To End All Wars; a Story of Love, Loyalty and Rebellion 1914-1918 by Adam Hochschild is a look at the often ignored World War I moral objectors along with those people who wholeheartedly believed in the cause.
Is it the job of the historian to moralize and pontificate? History is propaganda written by the winners, so to read a book highlighting the moral objectors is supremely interesting. To sermonize that an event already placed in history shouldn’t have happened is not appealing. People died in World War I. It happened. It’s done. It’s 100 years in the past. History is about facts and while “woulda” “shoulda” and “coulda” are nice to suggest that a war in which an estimated 37 million people (civilian and military) died was a waste of human life. Maybe. But it happened and isn’t it a disservice to chide key figures in history-making portraying them as Keystone Cop archetypes. Despite my distaste at the author’s position, the story of the objectors is one that should be told and was presented with delicacy, mindful of the challenges they faced. Continue reading To End All Wars; a Story of Love, Loyalty and Rebellion 1914-1918 by Adam Hochschild
Better World Books Reading Challenge – A Book that Rewrites History
Billy the Kid: The Endless Ride by Michael Wallis is a retelling of William Antrim’s story based on what is known of his life from cradle to grave and a look at the events that contributed to his outlook on life and interaction with the growing western population.
At Home: A Short History of Private Life by Bill Bryson is a collection of stories that deal with everyday historical aspects. Bill Bryson, who lives in a historic parish in Norfolk, tours his house with his readers and talks about the life of the previous owner. Let At Home: A Short History of Private Life take you on a journey into the past.
Better World Book Challenge 3 – A Childhood Favorite
In The Hiding Place by Corrie ten Boom, the author and her family lived in Haarlem in the Netherlands in 1940 when the Nazis invaded. As Calvinists, they saw it as their duty to help God’s people and set about creating a hiding place in their home for Jewish people that came to them for refuge. The Hiding Place follows their quest to save those they could and their ultimate capture and internment. Continue reading The Hiding Place by Corrie ten Boom
Twelve Days In May: Freedom Ride 1961 by Larry Dane Brimner, chronicles the journey of 13 black and white Civil Rights Activists from Washington D.C. to New Orleans. The riders planned a protest of the southern states ignoring two Supreme Court rulings that segregation on buses crossing state lines was unconstitutional. The protest was meant to be peaceful and shine a light on the nonobservance of the rulings in the south. What met them on their journey was violence and hate. Continue reading Twelve Days In May: Freedom Ride 1961 by Larry Dane Brimner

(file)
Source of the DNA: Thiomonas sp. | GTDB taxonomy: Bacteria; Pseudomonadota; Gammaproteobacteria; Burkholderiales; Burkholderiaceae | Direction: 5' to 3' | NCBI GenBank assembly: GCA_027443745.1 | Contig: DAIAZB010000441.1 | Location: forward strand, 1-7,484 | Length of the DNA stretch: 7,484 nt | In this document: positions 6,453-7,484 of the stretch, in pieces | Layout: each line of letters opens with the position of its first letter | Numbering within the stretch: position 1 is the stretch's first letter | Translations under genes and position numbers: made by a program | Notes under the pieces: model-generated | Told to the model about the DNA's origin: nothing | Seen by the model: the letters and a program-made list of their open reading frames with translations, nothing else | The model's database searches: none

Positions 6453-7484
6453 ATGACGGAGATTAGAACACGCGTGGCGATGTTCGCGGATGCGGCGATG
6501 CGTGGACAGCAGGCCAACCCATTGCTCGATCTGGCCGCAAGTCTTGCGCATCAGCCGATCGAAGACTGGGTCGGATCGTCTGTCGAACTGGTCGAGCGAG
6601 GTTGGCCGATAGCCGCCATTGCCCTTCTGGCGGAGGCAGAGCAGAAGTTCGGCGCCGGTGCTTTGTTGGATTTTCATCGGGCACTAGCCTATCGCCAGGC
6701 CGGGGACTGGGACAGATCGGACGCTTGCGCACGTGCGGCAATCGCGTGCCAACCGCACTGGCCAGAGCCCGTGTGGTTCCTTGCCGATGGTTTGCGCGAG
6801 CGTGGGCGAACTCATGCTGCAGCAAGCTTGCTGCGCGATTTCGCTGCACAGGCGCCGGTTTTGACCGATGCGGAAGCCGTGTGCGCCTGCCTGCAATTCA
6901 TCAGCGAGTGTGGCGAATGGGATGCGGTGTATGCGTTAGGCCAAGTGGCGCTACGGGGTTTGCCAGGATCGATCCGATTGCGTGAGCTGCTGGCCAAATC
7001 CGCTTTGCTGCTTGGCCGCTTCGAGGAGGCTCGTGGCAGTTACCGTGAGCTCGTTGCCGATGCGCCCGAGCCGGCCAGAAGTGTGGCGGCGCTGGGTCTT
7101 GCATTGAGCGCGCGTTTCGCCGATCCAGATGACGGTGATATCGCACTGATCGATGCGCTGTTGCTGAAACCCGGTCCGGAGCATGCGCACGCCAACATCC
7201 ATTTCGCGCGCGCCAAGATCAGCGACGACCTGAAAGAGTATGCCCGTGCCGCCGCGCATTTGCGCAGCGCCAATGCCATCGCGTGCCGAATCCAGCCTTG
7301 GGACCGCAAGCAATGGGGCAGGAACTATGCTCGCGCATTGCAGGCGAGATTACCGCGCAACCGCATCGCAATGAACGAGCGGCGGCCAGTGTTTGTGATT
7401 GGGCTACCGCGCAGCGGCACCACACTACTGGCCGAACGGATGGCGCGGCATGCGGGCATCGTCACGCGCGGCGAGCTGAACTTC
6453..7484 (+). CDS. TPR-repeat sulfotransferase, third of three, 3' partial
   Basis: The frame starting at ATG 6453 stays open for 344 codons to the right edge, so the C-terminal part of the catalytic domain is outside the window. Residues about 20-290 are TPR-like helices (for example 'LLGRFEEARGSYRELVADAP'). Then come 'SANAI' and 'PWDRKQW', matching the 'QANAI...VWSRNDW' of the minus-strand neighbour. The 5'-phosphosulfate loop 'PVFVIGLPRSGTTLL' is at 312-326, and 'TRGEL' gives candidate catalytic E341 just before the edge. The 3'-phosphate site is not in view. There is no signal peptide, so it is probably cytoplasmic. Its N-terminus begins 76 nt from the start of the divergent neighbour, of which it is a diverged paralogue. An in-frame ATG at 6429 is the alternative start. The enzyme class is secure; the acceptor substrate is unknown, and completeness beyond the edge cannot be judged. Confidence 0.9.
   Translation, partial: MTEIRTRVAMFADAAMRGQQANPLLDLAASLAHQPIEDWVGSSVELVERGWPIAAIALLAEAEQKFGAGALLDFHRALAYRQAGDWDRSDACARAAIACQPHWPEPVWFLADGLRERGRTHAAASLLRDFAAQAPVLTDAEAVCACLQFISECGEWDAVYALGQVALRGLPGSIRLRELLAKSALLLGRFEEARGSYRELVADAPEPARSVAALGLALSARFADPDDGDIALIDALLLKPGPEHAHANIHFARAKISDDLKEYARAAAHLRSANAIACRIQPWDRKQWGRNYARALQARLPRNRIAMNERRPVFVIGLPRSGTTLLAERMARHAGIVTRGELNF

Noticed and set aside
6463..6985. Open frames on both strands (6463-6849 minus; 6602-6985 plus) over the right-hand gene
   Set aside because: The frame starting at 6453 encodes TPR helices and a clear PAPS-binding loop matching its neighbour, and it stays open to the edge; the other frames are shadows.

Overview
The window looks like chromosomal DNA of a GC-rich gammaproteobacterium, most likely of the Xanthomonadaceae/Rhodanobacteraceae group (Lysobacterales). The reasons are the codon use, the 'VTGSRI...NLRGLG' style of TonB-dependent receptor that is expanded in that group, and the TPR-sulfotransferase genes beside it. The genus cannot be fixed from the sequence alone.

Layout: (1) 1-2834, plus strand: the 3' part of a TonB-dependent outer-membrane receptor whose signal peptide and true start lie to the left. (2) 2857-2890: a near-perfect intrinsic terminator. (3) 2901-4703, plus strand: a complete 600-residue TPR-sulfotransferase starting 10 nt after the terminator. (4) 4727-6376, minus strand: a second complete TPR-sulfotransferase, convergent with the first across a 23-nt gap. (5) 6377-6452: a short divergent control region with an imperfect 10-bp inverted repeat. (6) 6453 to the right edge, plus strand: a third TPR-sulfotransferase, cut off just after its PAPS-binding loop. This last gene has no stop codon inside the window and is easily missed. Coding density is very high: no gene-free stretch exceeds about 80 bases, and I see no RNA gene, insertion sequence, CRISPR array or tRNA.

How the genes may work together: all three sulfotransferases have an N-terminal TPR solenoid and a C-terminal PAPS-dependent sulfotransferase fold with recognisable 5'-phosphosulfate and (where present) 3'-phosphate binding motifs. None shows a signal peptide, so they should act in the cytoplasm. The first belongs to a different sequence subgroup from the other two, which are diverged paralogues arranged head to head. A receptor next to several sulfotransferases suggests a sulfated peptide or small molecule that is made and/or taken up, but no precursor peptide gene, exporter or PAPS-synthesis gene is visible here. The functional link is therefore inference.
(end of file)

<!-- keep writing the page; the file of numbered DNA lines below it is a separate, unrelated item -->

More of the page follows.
In 1951, Tobacco Farmer Henrietta Lacks died of cervical cancer. Before her death, cervical cells were harvested without her consent and became the first human cells to grow in a lab. They would grow an entire generation of new cells in a 24-hour period. Over the years those cells, known as HeLa to scientists, became a hot commodity in the scientific world standing at the forefront of some of the greatest medical breakthroughs, but Henrietta Lacks remained largely unknown. Unknown — until her daughter started looking to find out more about the mother she’d never known. The Immortal Life of Henrietta Lacks by Rebecca Skloot is her story. Continue reading The Immortal Life of Henrietta Lacks by Rebecca Skloot
The Life and the Adventures of a Haunted Convict by Austin Reed is the nineteenth-century account of his life as a free, black man born in 1823 who spent his life between hard labor, indentured servitude and incarceration at America’s first industrial prison. The recently discovered manuscript written when Reed was still in prison was authenticated by Yale scholar, Caleb Smith and includes letters written by Reed later in his life. Continue reading The Life and the Adventures of a Haunted Convict by Austin Reed
In Adventures of an American Girl in Victorian London by Elizabeth L. Banks, it’s 1892, an American journalist named Elizabeth Banks launched the ultimate social experiment. She lived side by side with the people of Victorian England working in all manners of jobs from street sweeper to maid for some of the most demanding matrons in London. She also posed as an heiress to get the perspective of the elite. Adventures of an American Girl inLondon was originally published in 1894.Continue reading Adventures of an American Girl in Victorian London by Elizabeth L. Banks